College coaches are coming through. Almost twice as many players are out.
There is an extra bounce in their step, even at 6 in the morning when more than 70 football players show up at Phoenix North High’s football field, where coach Bernie Busken barks out orders.
It’s only spring, but after the state-championship coach has had a year in the program and the Arizona Interscholastic Association placed all 10 Phoenix Union district schools into Division III, the playing ground finally feels even.
Busken, who won three state titles in the 1990s at Mesa Mountain View, said about 30 more kids have come out for spring football.
“The No. 1 thing that we have is our kids are recruiting our program,” said Busken, who came in late last spring to take on a North program that was dying in Division I, the highest classification in the state, trying to take on the likes of mammoth Phoenix Mountain Pointe. “So, if kids are still coming out, they’re liking what’s going on, they’re talking about it, they’re different in class, their teachers are making comments about some pride coming back.
“That’s the biggest thing is that they’re feeling better about themselves.”
Five college coaches in three days came through North this week to see players. They’re not Pac-12, but still it is more than what North is accustomed to.
And the players notice.
“I’ve never had this experience before, so I’m just getting used to it,” said junior quarterback Torey Blevins, a college prospect at 6-foot-3, 185 pounds. “We’re here early in the morning putting in the work. We also come in after school. We’re putting in a lot of work.”
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North went 1-9 last season in Division I with a 32-team roster. The Mustangs lost to Phoenix Mountain Pointe 64-0 and to Phoenix Desert Vista 58-6 in back-to-back weeks early in the season. Their only win came against fellow PUHSD-school Phoenix Maryvale, which has lost 31 consecutive games.
The AIA’s new formula to realign schools included factoring in the schools’ free and reduced lunch programs and the success rate from the past six seasons, not counting 2014.
North’s last non-losing season came in 2010 when it went 5-5.
Even then, it was playing at the top level, based on enrollment numbers.
Laveen Cesar Chavez is another Phoenix Union district school experiencing an uptick in participation this spring, where coach Jim Rattay now has his best shot at capturing his eighth state title as a head coach since he left Phoenix Christian and came over to Cesar Chavez in 2008.
Rattay has added the greatest player he ever coached, Bobby Wade, to his coaching staff. Wade was the state’s Player of the Year in 1998 when Rattay coached Phoenix Desert Vista to its first state championship. Wade, who works with the receivers at Chavez, played wide receiver at the University of Arizona and in the NFL.
Rattay got to 300 wins in his career last year when the Champions won their final four games in Division I after starting 0-6.
“Spring ball has been rejuvenated,” said Rattay, who has about 75 kids out daily for spring practice. “There’s a lot of participation. The kids are motivated. They know there is an opportunity for them to have fun, success.”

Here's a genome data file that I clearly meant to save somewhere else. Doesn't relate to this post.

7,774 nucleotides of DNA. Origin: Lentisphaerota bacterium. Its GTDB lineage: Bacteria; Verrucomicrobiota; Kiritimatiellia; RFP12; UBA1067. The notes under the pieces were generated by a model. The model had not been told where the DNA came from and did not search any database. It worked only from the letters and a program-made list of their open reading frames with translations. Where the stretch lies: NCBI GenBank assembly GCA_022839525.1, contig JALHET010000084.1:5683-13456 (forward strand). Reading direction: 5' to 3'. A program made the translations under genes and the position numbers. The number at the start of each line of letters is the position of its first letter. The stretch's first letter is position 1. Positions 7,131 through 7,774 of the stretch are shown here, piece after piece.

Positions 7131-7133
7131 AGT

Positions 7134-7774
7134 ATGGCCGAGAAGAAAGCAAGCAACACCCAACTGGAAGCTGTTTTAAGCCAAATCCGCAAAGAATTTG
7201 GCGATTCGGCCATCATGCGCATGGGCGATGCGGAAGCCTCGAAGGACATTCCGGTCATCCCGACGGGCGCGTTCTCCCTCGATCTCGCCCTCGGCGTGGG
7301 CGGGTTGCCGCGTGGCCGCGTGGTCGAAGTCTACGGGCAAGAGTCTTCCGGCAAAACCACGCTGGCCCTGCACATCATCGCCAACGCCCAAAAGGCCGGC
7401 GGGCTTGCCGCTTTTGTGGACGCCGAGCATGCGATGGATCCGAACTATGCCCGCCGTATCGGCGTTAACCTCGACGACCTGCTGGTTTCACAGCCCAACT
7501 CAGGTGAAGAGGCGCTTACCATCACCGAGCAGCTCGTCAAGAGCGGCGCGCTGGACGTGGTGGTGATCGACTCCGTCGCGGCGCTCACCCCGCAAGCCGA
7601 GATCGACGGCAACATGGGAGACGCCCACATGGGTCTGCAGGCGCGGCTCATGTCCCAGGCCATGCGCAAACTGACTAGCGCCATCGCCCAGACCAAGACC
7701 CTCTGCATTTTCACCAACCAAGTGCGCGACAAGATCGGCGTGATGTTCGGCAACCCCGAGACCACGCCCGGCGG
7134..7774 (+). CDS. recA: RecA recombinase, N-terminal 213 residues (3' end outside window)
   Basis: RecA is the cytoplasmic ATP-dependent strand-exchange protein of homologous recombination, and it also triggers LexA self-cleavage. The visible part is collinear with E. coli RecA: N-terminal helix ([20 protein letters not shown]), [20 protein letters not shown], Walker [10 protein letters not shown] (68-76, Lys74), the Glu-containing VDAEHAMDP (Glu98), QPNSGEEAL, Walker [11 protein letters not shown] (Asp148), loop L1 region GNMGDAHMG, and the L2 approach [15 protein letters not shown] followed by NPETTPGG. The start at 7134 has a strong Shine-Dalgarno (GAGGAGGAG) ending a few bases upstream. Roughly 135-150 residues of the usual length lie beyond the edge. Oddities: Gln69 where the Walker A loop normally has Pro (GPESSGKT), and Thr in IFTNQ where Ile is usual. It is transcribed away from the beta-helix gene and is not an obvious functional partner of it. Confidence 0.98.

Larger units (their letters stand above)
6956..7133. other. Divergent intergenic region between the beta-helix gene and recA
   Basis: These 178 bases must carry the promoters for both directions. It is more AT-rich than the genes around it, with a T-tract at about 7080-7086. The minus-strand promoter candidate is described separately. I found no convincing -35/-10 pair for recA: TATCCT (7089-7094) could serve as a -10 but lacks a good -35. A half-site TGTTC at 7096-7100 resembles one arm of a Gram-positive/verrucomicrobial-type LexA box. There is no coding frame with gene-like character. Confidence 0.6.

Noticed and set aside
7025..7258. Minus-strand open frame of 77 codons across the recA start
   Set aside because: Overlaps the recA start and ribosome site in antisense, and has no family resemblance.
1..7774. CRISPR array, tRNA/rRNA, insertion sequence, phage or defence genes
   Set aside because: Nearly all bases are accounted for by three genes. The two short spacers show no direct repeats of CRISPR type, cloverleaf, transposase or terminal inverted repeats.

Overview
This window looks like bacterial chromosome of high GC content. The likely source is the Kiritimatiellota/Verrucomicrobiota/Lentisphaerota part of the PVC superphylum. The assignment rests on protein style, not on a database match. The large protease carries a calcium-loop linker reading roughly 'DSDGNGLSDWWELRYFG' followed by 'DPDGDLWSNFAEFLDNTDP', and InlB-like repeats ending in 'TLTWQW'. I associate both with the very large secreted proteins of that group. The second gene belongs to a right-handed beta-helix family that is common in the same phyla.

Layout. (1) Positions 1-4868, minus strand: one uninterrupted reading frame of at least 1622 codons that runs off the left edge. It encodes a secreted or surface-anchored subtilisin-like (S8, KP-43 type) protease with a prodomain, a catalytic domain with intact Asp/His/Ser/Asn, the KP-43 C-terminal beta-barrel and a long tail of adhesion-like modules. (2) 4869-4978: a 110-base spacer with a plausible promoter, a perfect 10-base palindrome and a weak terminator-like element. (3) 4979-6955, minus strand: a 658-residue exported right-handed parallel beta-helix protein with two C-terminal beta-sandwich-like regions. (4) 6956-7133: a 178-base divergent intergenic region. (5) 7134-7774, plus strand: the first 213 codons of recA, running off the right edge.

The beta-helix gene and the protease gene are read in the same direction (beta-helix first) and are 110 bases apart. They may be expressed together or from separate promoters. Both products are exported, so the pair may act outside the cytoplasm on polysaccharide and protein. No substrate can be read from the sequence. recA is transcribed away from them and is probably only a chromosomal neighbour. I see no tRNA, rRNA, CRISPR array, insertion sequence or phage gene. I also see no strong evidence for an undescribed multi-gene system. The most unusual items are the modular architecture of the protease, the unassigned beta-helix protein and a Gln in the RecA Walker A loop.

Participation increase, coupled with wins and playoff experience, could have a domino effect in the community, where young families may be more inclined not to leave the neighborhood, start building strong neighborhood youth programs and feed these Phoenix district schools.
“They’ll notice they have a viable program right here,” Rattay said.
North Athletic Director Ray Pino came by football practice before school this week, noticing the enthusiasm and the two college coaches standing by. It was refreshing, invigorating. He said there is a buzz on campus now, and the season still is nearly four months away.
“Huge numbers,” Pino said. “The excitement is definitely coming back. We’ve got quality coaches on board. The kids are confident, ready to go. Most of these football kids are cleared (academically) for next year.
“What it is, they know they’re not going to see that meat-grinder (schedule). Last year, we played Maryvale (a 20-14 win), and that was a great high school football game. You didn’t have all those D-I signee kids making huge plays. But it was a good high school football game, and that’s what it’s all about. We just want participation across the board. All of our sports are moving down in one way or the other. And the excitement is there.”
Busken doesn’t like his players carrying the “inner-city” label.
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“Our goal is to be a good football team, not a good inner-city football team, but a good football team,” Busken said. “I still got three or four coaches who are ready to be with us, who will be big difference-makers.
“I don’t like them to like that (inner city) label. We want to be a proud school, a proud team. The expectation level had been so low. Now, they’re doing better in the classroom.”
Busken doesn’t talk about winning records or making the playoffs. He wants them to work hard every week. So far, so good.
Junior linebacker Prince Gbeadah, a college prospect at 6-1, 210 pounds, smiles at the prospects of playing in Division III.
“Everybody is really looking forward to this season,” he said. “We’re going to have a great season. We’re hoping to dominate.”